It’s safe to say that the world has been a little weird lately; ever since the COVID-19 pandemic began, travel hasn’t been the same. Although we’re easing back into traveling without consistent masking and testing, there’s still a lot that’s changed and continues to be a challenge for travelers at all airports including Seattle-Tacoma International Airport (SEA).
Whether your journey is domestic or international, for summer or winter holidays, air travel will continue to be tough for the foreseeable future. Getting ready for your long-awaited trip should include planning for the unplanned.
Scheduling and planning
Tip 1: Know peak times at the airport and schedule around it
Let’s face it — it’s almost always busy. But early mornings, midday, and late evenings are peak times for departing, connecting, and arriving flights. This goes for different operational areas like the traffic on the airport drives, check in at ticketing, passport control in the International Arrivals Facility (IAF), and wait times for the TSA Checkpoints.
Tip 2: Give yourself the gift of time!
Schedule extra time in case of cancellations, delays, or other travel impacts including when booking your flights, hotels, rental cars, or other modes of transportation. Allowing extra time in between essential travel steps helps to alleviate stress and impacts so better to give yourself more time than less.
Arrive at the airport three hours before your boarding time (45 – 60 minutes before your scheduled departure time) — and this doesn’t include travel time to the airport! Arriving early gives you enough time to get to where you’re going and solves approximately 85% of the possible stressful events at the airport. Worst case scenario — you’re a little early and have time for a pre-flight snack.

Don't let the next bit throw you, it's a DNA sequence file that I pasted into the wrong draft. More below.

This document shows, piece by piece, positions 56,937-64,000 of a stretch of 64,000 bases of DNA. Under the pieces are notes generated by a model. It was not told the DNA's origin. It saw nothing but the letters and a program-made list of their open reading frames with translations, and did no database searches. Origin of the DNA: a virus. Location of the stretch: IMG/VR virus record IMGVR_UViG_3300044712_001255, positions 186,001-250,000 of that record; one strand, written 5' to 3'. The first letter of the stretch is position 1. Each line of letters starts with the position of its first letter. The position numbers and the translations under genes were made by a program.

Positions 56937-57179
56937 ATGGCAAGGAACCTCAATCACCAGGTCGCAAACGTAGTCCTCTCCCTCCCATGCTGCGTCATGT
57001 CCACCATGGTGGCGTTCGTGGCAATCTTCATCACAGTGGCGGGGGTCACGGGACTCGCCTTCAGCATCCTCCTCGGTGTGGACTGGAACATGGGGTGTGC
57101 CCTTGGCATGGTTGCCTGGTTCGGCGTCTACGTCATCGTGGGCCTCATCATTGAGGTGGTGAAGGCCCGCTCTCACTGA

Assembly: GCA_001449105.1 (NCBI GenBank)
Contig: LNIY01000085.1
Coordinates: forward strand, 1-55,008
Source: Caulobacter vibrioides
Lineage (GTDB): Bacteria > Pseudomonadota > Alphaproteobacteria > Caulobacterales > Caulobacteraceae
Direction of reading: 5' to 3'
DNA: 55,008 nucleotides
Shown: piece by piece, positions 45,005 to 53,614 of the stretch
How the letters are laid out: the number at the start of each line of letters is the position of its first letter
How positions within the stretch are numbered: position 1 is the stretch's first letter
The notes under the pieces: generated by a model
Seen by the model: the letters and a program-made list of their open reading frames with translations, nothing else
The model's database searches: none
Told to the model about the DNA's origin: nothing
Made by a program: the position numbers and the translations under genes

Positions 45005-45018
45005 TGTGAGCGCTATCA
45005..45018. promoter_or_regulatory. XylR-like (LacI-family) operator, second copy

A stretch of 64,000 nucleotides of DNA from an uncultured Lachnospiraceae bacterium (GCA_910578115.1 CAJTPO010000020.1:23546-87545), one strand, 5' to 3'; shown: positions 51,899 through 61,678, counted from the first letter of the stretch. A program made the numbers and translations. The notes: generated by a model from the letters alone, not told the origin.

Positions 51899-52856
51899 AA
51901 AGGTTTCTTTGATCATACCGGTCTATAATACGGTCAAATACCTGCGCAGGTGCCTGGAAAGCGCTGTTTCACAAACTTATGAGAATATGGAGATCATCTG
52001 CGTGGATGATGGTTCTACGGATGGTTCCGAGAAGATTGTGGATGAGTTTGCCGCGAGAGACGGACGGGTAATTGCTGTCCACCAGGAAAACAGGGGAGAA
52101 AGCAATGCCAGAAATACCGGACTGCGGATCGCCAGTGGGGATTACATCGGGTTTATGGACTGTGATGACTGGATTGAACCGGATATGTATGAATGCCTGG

Tip 3: Download apps
Before you get to the airport, download the FlySEA app to check wait times, flight status, and baggage information. Then download your airline’s app to check your flight status, get updates, and rebook any impacted flights if things go haywire.
Confidence is key so know before you go! Research your assigned gates, restrooms, and shops on the interactive map to know where to go. Check the FlySEA website or carry the step-by-step map on the FlySEA app.
Tip 4: Discuss accessibility needs
If you’re a traveler with a disability, call the Transportation Security Administration 72 hours before your flight to arrange for assistance at security checkpoints at (855) 787-2227.
Tip 5: Hope for the best, prepare for the worst
Staffing levels are strained across the globe and operating hours for services, retailers, and restaurants may be inconsistent. Be patient and kind to workers. They’re all doing their best to help you and aren’t the cause of the problem. You, airport workers, and your fellow travelers will all have a better day if you pack a little patience.
Tip 6: Know traffic conditions before you go
As always, check the Washington State Department of Transportation several hours before you head out for roadway conditions and traffic updates!
Tip 7: Plan for alternate transportation
The parking garage is consistently busy, so your trip will be smoother if you plan not to drive. Research other options in advance like airporters, shuttles, LINK Light Rail, app based rideshare, taxis, and more.
Tip 8: Drop off and pick up on either Airport Drive